It’s April 19, and most Americans should have submitted their tax forms yesterday, except Maine and Massachusetts residents.
Of course, life isn’t that straightforward. Every year, between the formal end of tax season and the end of the year, around 20 million individual tax returns come. Some taxpayers will have filed an extension, while others may have simply put off the pain of filing papers, only to be hit with a hefty financial penalty.
When you owe money on your taxes, putting off the dreaded filing process can cost you hundreds of dollars in penalties. If you expect to owe money but haven’t filed yet, here are the many penalties and costs you could face – and how to avoid them.
Penalties for “failure to file.”
People frequently put off completing tax returns out of fear of not being able to pay what they owe. Martin Davidoff, a partner at accounting firm Prager Metis, believes this is a mistake.
“People say things like, “Oh my my, I can’t pay, so I’m not going to file.” That is the worst thing that has ever happened to me, “According to Davidoff. “If you don’t file, you’ll be subjected to considerably more severe fines.”
The IRS imposes a penalty of 5% of the tax payable for failure to file, which is applied each month the tax return is late.
According to the IRS, the minimum penalty is $435 or 100% of the unpaid tax, whichever is less, if a return is filed more than 60 days after the due date.
Late fees are subject to penalties.
There is a penalty for paying late, although it is less severe than the penalty for failing to file. The liability for late payments is also determined by the amount of tax you owe compared to what you’ve already paid.
“If you underpaid, the IRS would want interest,” Davidoff added. The IRS currently charges a 4% annual interest rate on any unpaid taxes, compounded daily.
“In addition to the 4 percent per year penalty, there’s a half-percent-per-month penalty if you pay them less than 90% of your tax liability,” Davidoff explained.
According to Davidoff, if a taxpayer does not pay at least 90% of the tax owed by the April deadline, “you’re basically paying 10% per year in non-deductible interest and penalties,”.
Make a request for an extension and pay what you can.
Because the IRS imposes the worst penalties for failing to submit taxes, the IRS advises individuals who cannot pay the total amount they estimate to owe to file their forms nevertheless — or file an extension — and deliver what they can.
“Taxpayers considering missing the filing deadline because they can’t pay all of the taxes they owe should file and pay what they can to avoid interest and penalties,” the agency says.
CPAs urge taxpayers to make an attempt to figure out what they owe and pay what they can. Betterment’s tax head, Eric Bronnenkant, recommends that consumers use the prior year’s taxes to estimate how much they may owe.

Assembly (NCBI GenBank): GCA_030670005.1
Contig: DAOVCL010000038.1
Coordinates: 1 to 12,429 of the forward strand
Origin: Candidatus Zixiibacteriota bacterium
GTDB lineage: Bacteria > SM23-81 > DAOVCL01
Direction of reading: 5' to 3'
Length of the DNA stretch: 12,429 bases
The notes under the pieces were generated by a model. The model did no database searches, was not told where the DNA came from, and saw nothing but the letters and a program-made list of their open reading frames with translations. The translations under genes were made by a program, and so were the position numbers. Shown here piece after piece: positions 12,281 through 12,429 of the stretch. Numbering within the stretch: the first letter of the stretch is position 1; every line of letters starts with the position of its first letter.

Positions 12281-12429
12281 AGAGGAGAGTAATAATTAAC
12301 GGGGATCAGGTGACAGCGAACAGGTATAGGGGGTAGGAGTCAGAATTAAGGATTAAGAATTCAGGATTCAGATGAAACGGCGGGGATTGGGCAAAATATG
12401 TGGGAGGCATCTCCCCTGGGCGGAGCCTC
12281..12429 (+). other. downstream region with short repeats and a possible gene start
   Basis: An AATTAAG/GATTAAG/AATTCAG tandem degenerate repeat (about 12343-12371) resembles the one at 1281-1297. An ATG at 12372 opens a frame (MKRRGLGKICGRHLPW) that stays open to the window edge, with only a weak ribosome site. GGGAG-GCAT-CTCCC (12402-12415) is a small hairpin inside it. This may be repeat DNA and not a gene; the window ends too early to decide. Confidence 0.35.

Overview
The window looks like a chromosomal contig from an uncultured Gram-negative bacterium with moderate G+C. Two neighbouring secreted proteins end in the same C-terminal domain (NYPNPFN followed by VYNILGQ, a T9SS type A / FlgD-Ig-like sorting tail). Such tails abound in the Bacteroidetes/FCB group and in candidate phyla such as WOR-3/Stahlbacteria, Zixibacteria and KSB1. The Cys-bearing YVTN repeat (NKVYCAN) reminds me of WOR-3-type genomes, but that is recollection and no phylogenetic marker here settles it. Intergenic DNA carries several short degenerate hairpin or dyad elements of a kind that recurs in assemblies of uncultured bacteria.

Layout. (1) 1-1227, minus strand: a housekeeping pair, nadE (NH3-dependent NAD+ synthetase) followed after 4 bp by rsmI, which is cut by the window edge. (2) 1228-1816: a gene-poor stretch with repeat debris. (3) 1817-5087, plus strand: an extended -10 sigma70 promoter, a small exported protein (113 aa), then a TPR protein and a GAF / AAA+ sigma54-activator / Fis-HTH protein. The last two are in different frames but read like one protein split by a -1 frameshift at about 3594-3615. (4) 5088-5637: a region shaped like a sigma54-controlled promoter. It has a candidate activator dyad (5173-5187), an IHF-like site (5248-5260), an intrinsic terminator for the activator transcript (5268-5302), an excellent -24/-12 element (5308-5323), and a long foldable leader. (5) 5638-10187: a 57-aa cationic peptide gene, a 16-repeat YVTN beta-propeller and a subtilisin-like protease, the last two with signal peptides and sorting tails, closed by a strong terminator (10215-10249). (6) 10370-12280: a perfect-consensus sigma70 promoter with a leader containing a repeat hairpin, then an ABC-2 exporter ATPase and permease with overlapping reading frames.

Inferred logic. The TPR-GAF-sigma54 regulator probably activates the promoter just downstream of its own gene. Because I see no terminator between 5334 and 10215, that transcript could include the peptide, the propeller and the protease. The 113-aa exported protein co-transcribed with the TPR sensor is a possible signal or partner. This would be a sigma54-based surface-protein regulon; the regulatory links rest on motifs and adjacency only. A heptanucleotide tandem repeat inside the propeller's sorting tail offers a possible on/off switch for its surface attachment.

“Start with your prior year as a method to develop some sort of realistic estimate of whether your past year is a decent barometer for your current year,” Bronnenkant told CBS News recently. “Perfect should not be the enemy of good enough.”
Even if you missed the deadline, filing as soon as possible saves you money in the long run.
“The problem is that [the penalty is] every month. It’s per month, whether you’re one day late or 30 days late, “Davidoff stated. “So get your tax return in by May 15th. Even if you cannot pay, you will have the return submitted by that date.”
If you file an extension, how much interest will you owe?
Taxpayers who file an extension and owe money will still be charged interest, but they will not be penalized. Here’s a simple illustration of the distinction.
If a taxpayer owes $2,000 in taxes and does not file for an extension, they will be charged a failure-to-file penalty of 5% of the entire amount owed for each month they are late, plus 4% interest compounded daily.
So, if the same person files their return in July, three months after the April deadline, they will owe an additional $300 in late fees and $20 in interest, for a total of $320 in late fees and interest, on top of the $2,000 tax bill that started the problem.
That person would still be liable for an underpayment penalty and interest if they filed an extension and paid their taxes three months later, but the sentence would be less than $50 — for less than the cost of not filing.
What happens if you owe a refund?
If you are owed a refund, there are usually no penalties for filing it late, but you only have three years to collect it.
“You lose your refund if you wait too long to file a refund return,” Nina Olson, founder of the Center for Taxpayer Rights and former National Taxpayer Advocate, explained. “So, even if you got a refund from one year that you could use to another [year when you owe taxes], if you wait too long to file that return, you won’t be able to apply that refund to your back-tax obligation.”